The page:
“Jesus!” I exclaimed blasphemously upon first glimpsing the Rev. McKendree Robbins Long’s “Apocalyptic Scene with Philosophers and Historical Figures,” located so as to confront the visitor immediately upon entering the Asheville Art Museum’s third-floor gallery.
“Literally,” observed the guard on duty.
This painting — accurately designated Long’s “masterpiece” by whomever it is that writes the text for the accompanying wall plaques — is a truly impressive depiction of the Day of Judgment as described by Book of Revelation author St. John, but interpreted in a highly personal manner by the painter. It’s one of the many illustrations of St. John’s visions now featured in Rev. McKendree Robbins Long: Picture Painter of the Apocalypse, on display through Dec. 1. (The late painter’s grandson is fresco artist Ben Long of local fame.)
What we see in “Apocalyptic Scene” is the casting of the damned into Satan’s eternal lake of fire. These unfortunates — the majority of them clothed in flashy evening dress — are being driven up a hill by whip-wielding demons who then force the unfortunate souls to disrobe before the devil’s minions toss them into a flaming lava pool. Scads of naked bodies tumble past the stalactites hanging from the ceiling, assuming all manner of undignified postures before splashing into the flames below.
To the right, guarded by grinning blue-skinned devils and a glowing skeleton with ’80s glam-metal hair, Long has assembled a collection of easily recognizable individuals awaiting their forced immersion in the burning pool. Among the philosophers and historical figures present are the enemies of God’s truth as imagined by Long: William Shakespeare, Karl Marx, Sigmund Freud, Albert Einstein, Friedrich Nietzsche and, naturally, Charles Darwin, accompanied by his faithful monkey sidekick. A number of women, some wearing bizarre burlesque costumes, are also present, but among them, only the cigar-smoking Marlene Dietrich is identifiable.
Already roasting are the major dictators of the first half of the 20th century: Adolph Hitler, who is being crushed by a massive python; Joseph Stalin, who’s deposited in the boiling liquid by a buzzard; Benito Mussolini, up to his nose in lava; and Mao Tse-tung, who appears both fully dressed and weirdly complacent as he stews away. Mysteriously, a figure resembling Charlie Chaplin joins the four political figures — perhaps a reference to Chaplin’s film The Great Dictator.
Above the collection of the celebrity damned hover two spectators — Dante, of course, and Long himself, both of whom grin in satisfaction at the successful and inevitable execution of God’s will. Apparently Long imagined Dante as his guide through the underworld, as Dante imagined the poet Virgil to be his — another mystery, since Long was an Evangelical Baptist preacher who could have had no fondness for the Catholic Church (in fact, “Apocalyptic Scene” numbers a pope among the damned).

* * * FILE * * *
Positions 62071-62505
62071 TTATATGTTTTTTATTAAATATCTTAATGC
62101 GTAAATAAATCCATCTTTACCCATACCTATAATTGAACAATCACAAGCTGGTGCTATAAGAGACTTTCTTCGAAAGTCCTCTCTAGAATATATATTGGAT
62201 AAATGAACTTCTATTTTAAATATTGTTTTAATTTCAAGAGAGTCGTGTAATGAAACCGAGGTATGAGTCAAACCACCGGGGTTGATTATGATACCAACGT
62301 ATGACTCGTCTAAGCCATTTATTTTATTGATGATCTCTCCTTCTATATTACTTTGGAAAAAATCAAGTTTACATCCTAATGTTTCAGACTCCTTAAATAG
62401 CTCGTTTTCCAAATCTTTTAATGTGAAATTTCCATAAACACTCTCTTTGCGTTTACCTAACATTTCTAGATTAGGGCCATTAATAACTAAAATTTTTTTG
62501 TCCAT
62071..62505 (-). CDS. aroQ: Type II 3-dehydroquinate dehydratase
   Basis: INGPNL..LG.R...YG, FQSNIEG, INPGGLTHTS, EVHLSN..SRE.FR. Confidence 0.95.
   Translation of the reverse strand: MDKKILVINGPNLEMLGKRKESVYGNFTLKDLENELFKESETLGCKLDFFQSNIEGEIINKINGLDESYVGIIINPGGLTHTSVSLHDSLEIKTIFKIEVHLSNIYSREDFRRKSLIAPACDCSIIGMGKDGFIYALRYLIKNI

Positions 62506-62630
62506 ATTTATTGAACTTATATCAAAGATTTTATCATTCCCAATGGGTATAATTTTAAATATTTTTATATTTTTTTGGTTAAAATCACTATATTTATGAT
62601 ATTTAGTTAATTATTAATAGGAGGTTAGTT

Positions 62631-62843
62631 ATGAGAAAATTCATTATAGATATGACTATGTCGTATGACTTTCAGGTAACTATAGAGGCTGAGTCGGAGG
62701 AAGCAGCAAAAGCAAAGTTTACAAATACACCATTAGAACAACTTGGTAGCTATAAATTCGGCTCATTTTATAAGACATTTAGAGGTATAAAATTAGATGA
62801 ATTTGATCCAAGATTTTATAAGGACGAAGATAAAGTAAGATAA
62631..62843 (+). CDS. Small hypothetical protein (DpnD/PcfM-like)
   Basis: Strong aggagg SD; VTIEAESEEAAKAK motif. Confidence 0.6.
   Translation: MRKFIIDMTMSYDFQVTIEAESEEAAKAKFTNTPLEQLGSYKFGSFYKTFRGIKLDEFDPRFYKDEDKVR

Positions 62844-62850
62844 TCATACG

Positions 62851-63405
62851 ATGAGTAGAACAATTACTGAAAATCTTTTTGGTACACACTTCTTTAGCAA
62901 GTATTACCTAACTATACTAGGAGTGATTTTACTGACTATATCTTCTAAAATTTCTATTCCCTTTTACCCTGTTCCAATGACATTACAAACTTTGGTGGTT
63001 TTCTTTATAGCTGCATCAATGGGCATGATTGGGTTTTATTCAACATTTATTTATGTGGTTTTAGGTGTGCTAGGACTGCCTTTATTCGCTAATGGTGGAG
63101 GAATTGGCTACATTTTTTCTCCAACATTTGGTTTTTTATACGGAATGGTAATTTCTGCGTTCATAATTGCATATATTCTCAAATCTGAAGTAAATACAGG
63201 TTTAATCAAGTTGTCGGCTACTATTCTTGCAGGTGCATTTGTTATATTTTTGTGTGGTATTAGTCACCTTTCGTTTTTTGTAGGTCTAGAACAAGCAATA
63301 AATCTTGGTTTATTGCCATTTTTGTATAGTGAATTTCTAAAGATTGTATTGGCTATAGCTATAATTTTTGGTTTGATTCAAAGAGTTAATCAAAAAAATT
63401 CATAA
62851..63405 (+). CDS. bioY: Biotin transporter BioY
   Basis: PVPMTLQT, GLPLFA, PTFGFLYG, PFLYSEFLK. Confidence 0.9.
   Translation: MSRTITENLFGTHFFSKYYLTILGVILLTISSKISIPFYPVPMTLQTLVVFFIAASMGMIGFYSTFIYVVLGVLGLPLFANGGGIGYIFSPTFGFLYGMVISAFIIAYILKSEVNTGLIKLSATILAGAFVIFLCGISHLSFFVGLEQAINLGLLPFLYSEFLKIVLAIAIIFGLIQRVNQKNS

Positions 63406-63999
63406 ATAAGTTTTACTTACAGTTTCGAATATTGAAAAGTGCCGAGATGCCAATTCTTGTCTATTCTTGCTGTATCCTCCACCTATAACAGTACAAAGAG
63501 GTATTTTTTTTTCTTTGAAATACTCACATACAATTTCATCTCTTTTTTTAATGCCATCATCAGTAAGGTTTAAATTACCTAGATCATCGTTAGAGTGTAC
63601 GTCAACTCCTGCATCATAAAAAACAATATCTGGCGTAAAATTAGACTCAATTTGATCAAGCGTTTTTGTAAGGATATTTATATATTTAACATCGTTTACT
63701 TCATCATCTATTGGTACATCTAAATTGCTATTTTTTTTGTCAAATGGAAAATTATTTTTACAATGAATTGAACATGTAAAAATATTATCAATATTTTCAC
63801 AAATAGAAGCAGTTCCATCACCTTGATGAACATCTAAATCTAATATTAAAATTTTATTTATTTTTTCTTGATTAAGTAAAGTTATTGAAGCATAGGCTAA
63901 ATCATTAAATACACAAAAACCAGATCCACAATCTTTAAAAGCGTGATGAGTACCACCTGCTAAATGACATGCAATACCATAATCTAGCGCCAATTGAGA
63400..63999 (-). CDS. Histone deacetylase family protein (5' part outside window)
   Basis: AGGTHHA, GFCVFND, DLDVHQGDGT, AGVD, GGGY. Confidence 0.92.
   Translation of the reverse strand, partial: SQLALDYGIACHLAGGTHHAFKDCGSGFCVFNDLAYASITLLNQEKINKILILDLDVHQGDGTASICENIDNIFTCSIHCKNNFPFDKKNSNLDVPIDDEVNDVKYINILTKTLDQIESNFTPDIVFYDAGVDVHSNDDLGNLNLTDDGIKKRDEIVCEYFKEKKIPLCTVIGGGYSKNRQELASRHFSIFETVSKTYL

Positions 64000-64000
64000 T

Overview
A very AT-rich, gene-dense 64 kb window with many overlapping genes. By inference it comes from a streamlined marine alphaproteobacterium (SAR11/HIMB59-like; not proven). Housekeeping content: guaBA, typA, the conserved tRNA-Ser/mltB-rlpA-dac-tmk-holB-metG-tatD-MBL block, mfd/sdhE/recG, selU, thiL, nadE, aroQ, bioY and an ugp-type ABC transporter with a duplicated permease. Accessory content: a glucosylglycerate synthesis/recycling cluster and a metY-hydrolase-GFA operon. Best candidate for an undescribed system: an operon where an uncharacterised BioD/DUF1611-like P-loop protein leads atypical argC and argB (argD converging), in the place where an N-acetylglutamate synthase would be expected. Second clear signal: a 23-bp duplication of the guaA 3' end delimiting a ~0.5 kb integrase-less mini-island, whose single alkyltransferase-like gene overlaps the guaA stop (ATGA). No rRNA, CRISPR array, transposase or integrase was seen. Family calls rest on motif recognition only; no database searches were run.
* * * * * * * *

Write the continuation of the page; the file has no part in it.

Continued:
Though grand in scale, Long’s works — all depicting various scenes immediately before, during and after Judgment Day — appear as private as pages in a sketchbook, the sort junior-high boys fill with carefully executed drawings of their favorite superheroes and super-villains, or awkwardly rendered sketches of a cute girl in class, or caricatures of a despised teacher.
In particular, Long’s depictions of women recall the fantasies of a hormone-addled adolescent, as suggested in the obvious (and anatomically dubious) over-attention to breasts and nipples, as well as his insistence on portraying women in outlandish costumes reminiscent of the 1950s strip-club imagery featured these days on lounge-music CD covers.
Interestingly, Long underwent classical training in Europe and was, as two of the show’s early portraits (one is misdated as dating from the 1960s — the catalog puts it at 1915) demonstrate, technically quite competent and capable of painting very well in a traditional, conservative style.
The portraits — one a sort of generic, dark-toned self-portrait; the other a more spirited depiction of the artist’s father — share nothing in common with Long’s later paintings, which resemble what might have been produced had Hieronymus Bosch, Walt Disney and Jack Chick gotten together to collaborate on Bollywood movie posters. The Judgment Day paintings suggest a personality driven by the same schizophrenic religious ferocity that propelled the obsessive creativity of Vincent van Gogh and Lewis Carroll.
Of course, these pieces were certainly intended by the “preacher who paints” (as one plaque tagged him) to be publicly viewed in hope of saving souls. But observing the highly personal works feels uncomfortably intrusive.
The scenes Long conceived — weird vignettes of holy violence — are the pious, more painterly version of what a 14-year-old who spent all his time absorbed in the complex subplots of dozens of comics might have drawn. Instead of obsessing over the minutiae of utility belts and web-shooters, however, Long fixated on the intricacies of ornate Satanic stabbing tools and the potential combinations of bat ears, inverted fangs and heads he could attach to his blue-skinned, mandrill-headed demons — the devil, in other words, is in the details.